LikeReply115 March at 15:12
Heather Dawson Epiphany!!! I was just sewing my elastic stabilizer into my shoulder seam and the thread broke. I was using a ball point needle. I switched it out for a stretch needle and no thread breaks!
LikeReply115 March at 22:14
Heather Dawson I KNEW what needed changing!
LikeReply115 March at 22:15
Heather Dawson

Write a reply...
Janina von Weissenberg Ballpoint for knits yes but I wonder if I've even seen stretch needles..
Heather Dawson This is the badly drafted shoulder of m7127
Heather Dawson Clear Elastic stabilizer in the shoulder seam
Heather Dawson I use wooly nylon in the looper and regular thread in the needles on my serger.

March 17, 2016
Ack! We are half-way through the month! Have you tackled at least one of your stashed knits? I am in pursuit of a go-to t shirt pattern and not there yet. My latest project went off the rails, but I am converting into a knit shell to at least not waste the yardage. I have a gorgeous Art Gallery Knit ( that is meant to be a top by the 31st - I have to get crackin'! I am not wasting the fabric on an untried pattern, so I have at least two more tops to make this month!

Pinning / Cutting

I have long been a non-pinner (militant, maybe?) but my newer machine has all sorts of gizmos around the foot and I am finding that my knuckles fared better when I started adding a pin or two - so I now have an opinion on pins:I like some of them, sometimes.

You should test your pins on knits - I know that sounds OCD, but it's true - knits don't like having holes poked in them, so you should make sure your pins are knit friendly. I don't think you absolutely have to go out and invest in fine ball point pins, but next time you have a 50% off coupon or someone asks you what you want for a gift - try out some fine glass head pins. They are dreamy. Test to make sure that your pins don't leave permanent holes in your fabric and that your pins don't cut/tear the fibres of your knits.

As with all fabrics, the gorgeous movement and personality of the drapier fabrics can make them a terrible thing to cut. I use rotary blades to cut my knits and many of you prefer scissors - and both work just fine, but a dull blade will result in a creeping knit.

By creeping I mean:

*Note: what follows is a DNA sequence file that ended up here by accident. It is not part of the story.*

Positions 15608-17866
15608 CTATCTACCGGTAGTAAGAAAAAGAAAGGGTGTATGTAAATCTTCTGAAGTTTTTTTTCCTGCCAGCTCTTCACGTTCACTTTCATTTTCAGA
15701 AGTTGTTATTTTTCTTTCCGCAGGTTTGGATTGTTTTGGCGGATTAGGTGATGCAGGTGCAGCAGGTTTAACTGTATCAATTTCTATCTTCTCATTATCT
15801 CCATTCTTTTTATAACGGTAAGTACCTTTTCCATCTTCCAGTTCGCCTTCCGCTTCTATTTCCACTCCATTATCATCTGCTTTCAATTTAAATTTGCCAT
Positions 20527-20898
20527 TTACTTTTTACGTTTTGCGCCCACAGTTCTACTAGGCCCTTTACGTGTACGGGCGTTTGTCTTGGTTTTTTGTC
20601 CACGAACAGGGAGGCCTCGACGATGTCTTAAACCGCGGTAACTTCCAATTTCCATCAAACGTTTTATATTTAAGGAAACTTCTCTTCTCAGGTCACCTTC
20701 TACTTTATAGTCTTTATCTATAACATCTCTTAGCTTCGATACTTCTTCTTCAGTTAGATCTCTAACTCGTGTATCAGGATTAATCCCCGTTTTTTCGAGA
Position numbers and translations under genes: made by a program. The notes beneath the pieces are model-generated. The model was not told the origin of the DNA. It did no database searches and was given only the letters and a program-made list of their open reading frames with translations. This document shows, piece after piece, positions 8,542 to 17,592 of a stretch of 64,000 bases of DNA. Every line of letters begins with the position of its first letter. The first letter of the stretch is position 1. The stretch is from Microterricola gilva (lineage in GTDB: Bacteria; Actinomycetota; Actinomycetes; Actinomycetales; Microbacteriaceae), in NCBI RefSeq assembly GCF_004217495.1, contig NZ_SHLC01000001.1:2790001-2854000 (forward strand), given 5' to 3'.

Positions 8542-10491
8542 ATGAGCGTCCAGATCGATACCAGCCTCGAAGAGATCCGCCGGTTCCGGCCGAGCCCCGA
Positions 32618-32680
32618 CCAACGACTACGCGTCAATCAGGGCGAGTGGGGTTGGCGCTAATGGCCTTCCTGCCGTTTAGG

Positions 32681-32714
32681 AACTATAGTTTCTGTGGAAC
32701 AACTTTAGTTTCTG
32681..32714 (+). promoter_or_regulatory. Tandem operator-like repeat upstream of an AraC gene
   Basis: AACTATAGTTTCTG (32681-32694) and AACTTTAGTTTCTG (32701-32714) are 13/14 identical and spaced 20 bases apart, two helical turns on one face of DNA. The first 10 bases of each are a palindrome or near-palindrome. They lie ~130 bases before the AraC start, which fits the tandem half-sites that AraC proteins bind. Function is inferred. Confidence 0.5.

a) when cutting two layers the top layer and the bottom layer will misalign

b) the fabric will not remain relaxed and will stretch as you cut.

When you cut knits there are a few things that can help (note that I am not saying you have to do these - but precision cutting leads to precision garments - it's worth the time if the garment is worth the time):

a) pinning carefully is one thing and for fitted knits you probably need to pin on the precision seams - princess seams especially - take care to make sure the fabric stays in place around the vertical seams especially - bust point, pocket openings, etc

b) weights - lots and lots of weights (I made some cute bean bags a few years ago to use as pattern weights - I'll attach a photo)

c) cut cut break - meaning let your fabric relax between cutting movements - cut until you start to see a shift (you will notice it at the pins) then release the fabric from your blade to let it relax again

d) cut out 1 layer at a time (yuck.) the plushier the fabric the greater the shift - so for those lovely, luxe springy knits - suck it up and do twice the work - it will make a more precise garment.


Part of Cutting is marking the guide points and notches. I like to use thread for marking on the garment - and I notch with a tiny snip on less delicate knits - on delicate knits I mark the notches with a chalk roller (it has a wheel with bumps so the knit doesn't creep). Very likely you will need to add banding to your knits, so take a second and mark the centre front, back and midway of the sleeve hem. Chalk paper works as well, but I find that the markings can be hard to remove from knits.

I ALWAYS BASTE (see creeping knits above)
On my garments that are worth the time - I baste and then serge. If I don't care as much - I might go straight to the serger on a straight seam. If there is any fitting, easing, gathering, or if the seam is curved in any way - baste it first, check it, and then sew.